[imgcontainer] [img:ruralandsout.jpg] A Duke Clinical Research Institute study finds that rural and Southern communities are the least likely in the United States to be trained in life-saving CPR techniques. The study was reported in the November 18 issues of JAMA Internal Medicine. The lack of training in these areas could contribute to geographic disparities in cardiac arrest survival, Medical Xpress reports. [/imgcontainer]
Rural Needs More Than Platitudes. Encouraging words from Cabinet secretaries are nice, but rural America needs more than sweet talk to thrive, says retired Western Illinois University journalism professor Bill Knight in a column appearing in the Canton (Illinois) Daily Leader.
Knight was referring to a talk USDA Secretary Tom Vilsack gave earlier this month at the Nebraska Rural Futures conference. “Vilsack was less forthcoming about the Farm Bill or other policy initiatives than just sharing feel-good philosophical remarks,” Knight wrote.
Federal assistance to small towns and rural businesses has dropped by half in the last 10 years, according to the Center for Rural Affairs. Rural communities don’t have the votes or the lobbying power to reverse that trend, Knight said.
Rural America needs more than cheerleading, Knight said.
“Optimism is terrific. But realism isn’t bad, either, and it requires rural citizens to press officials to act as well as talk, from Cabinet officials to Congressmen.”
Rural Call Completion (and Rural Email Completion). CommLawBlog has an explanation of the recent Federal Communications Commission rule on rural call completion. “The new data collection and reporting requirements – adopted in the face of extensive lobbying by large telephone companies seeking exemptions that would have rendered the new rules useless – should provide the FCC with the tools to uphold the social compact between carriers and consumers,” writes Janie Troup.
Meanwhile AT&T’s vice president of federal regulatory, Hank Hultquist, asks rhetorically (complete with a bad joke and rim shot) why there is no “rural email completion problem.” The answer, he says, is that the Internet does not contain arbitrary geographic boundaries that delineate a “local email” from a “long distance” email. Internet service providers are responsible for hooking users up the entire network, not just a local area. The phone system, on the other hand, disburses the responsibility for completing calls to various long-distance carriers or “interexchange carriers” (IXCs).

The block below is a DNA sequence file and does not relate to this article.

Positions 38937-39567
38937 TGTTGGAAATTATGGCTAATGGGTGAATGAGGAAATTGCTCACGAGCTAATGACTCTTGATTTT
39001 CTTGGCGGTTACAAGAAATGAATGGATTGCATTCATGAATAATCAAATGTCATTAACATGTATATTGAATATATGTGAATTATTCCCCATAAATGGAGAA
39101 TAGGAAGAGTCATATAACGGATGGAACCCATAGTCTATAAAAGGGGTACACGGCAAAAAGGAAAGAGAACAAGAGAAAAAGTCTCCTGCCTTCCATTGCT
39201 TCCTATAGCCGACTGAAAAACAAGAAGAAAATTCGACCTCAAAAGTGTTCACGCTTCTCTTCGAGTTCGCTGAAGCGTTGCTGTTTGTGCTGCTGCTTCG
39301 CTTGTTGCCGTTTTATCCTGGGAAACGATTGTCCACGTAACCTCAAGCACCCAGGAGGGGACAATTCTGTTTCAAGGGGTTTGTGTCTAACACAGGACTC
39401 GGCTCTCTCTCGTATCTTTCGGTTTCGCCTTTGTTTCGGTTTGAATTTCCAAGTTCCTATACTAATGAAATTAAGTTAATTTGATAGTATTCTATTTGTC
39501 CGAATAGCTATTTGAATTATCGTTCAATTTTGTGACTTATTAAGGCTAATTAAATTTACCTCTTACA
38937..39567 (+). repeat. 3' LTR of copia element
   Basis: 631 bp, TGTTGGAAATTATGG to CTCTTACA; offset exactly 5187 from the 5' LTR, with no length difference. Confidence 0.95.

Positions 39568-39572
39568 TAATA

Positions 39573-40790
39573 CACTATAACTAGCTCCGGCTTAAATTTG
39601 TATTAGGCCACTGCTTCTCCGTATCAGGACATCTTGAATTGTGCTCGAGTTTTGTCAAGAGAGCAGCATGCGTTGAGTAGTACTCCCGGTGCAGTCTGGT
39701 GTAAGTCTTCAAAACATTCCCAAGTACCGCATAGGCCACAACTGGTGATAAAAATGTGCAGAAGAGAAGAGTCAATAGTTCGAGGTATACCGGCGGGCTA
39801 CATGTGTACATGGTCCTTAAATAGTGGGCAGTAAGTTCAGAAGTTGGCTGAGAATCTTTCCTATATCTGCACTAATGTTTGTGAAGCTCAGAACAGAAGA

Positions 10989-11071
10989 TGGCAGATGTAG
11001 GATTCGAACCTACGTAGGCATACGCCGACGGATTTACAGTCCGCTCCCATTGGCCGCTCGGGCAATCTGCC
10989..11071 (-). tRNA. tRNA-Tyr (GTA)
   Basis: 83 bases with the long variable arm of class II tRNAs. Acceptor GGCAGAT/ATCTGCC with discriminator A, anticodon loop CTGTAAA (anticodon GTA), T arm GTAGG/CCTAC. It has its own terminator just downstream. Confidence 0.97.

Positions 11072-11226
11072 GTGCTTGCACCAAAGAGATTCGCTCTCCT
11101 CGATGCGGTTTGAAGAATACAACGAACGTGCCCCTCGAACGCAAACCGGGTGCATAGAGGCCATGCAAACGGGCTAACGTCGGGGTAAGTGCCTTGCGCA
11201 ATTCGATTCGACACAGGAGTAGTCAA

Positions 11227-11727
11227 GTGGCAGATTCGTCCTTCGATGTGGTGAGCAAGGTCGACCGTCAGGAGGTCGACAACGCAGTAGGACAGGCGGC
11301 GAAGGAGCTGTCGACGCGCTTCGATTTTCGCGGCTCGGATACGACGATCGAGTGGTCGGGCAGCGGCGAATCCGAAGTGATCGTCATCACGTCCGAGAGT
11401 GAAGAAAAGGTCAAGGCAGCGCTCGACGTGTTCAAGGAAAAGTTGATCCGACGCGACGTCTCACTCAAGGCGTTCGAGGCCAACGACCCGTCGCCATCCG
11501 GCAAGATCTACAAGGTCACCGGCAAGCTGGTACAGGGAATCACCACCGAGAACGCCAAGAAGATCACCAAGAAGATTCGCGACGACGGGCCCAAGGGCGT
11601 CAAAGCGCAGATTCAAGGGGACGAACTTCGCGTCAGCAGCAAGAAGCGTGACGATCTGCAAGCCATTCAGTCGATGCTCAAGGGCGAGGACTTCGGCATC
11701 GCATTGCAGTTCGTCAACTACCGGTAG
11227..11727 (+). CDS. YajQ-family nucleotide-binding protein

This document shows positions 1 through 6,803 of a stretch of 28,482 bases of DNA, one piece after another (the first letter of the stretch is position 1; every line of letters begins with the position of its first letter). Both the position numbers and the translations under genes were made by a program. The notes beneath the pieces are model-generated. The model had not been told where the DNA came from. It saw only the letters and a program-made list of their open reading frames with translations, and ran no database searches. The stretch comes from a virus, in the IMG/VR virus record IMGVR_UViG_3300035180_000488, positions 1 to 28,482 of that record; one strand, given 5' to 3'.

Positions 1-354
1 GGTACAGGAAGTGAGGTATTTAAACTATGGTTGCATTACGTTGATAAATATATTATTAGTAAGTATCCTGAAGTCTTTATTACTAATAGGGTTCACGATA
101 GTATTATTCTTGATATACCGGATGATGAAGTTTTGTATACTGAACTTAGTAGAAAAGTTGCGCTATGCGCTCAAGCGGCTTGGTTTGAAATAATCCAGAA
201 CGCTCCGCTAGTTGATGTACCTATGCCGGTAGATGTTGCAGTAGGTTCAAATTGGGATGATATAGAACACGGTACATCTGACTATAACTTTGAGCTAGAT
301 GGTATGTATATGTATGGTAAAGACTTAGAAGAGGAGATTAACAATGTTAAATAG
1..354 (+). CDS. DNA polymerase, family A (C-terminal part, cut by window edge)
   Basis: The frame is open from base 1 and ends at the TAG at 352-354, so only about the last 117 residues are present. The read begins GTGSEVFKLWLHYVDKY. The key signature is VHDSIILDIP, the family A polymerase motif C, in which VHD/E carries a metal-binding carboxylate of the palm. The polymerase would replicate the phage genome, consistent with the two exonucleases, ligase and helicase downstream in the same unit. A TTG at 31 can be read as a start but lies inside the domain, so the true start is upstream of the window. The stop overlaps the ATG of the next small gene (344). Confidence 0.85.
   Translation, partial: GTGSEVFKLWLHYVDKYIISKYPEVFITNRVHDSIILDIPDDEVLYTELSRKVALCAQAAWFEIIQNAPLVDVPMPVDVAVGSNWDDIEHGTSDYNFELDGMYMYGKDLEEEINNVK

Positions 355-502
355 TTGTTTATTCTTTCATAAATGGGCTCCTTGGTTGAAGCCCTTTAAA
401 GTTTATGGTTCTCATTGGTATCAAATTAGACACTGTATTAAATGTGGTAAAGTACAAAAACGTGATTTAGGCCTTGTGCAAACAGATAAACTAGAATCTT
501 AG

Report Unfairly Characterizes BTOP, Advocate Says. A report that criticizes the federal government’s Broadband Technology Opportunity Program (BTOP) misstates the purpose of the program and draws the wrong conclusions, says a coalition that supports expanding broadband access to libraries, schools and other “anchor institutions.”
“The Technology Policy Institute study of BTOP mischaracterizes the purposes of the program and fails to recognize the program’s enormous benefit to community anchor institutions across the country,” writes John Windhausen, executive director of the Schools, Health and Libraries Broadband Coalition. “The authors of the study describe the BTOP program as a ‘rural subsidy’ program. In fact, the BTOP program is neither ‘rural’ nor a ‘subsidy.’
Windhausen’s response to the Technology Policy Institute study appears in Broadbandbreakfast.com.
Rural Traffic Deaths in the Poconos. The rural Poconos region has a higher traffic fatality rate than the rest of Pennsylvania, Howard Frank reports in the Pocono Record:
Several factors contribute to the deadly nature of rural roads, according to the National Highway Traffic Safety Administration.
A lack of public transportation in rural areas forces residents to drive more miles, increasing the risk of crashes.
The curvy nature of rural roads, combined with distracted driving, is a major factor, too.
And the NHTSA said it takes more than twice as long for emergency medical services to arrive at a crash in a rural community as compared to an urban community.
There’s also a higher incidence of ejections in rural crashes because victims weren’t wearing seat belts.
People killed in pickup trucks, rollover, alcohol-related and high-speed crashes are also more common in rural areas, the NHTSA said.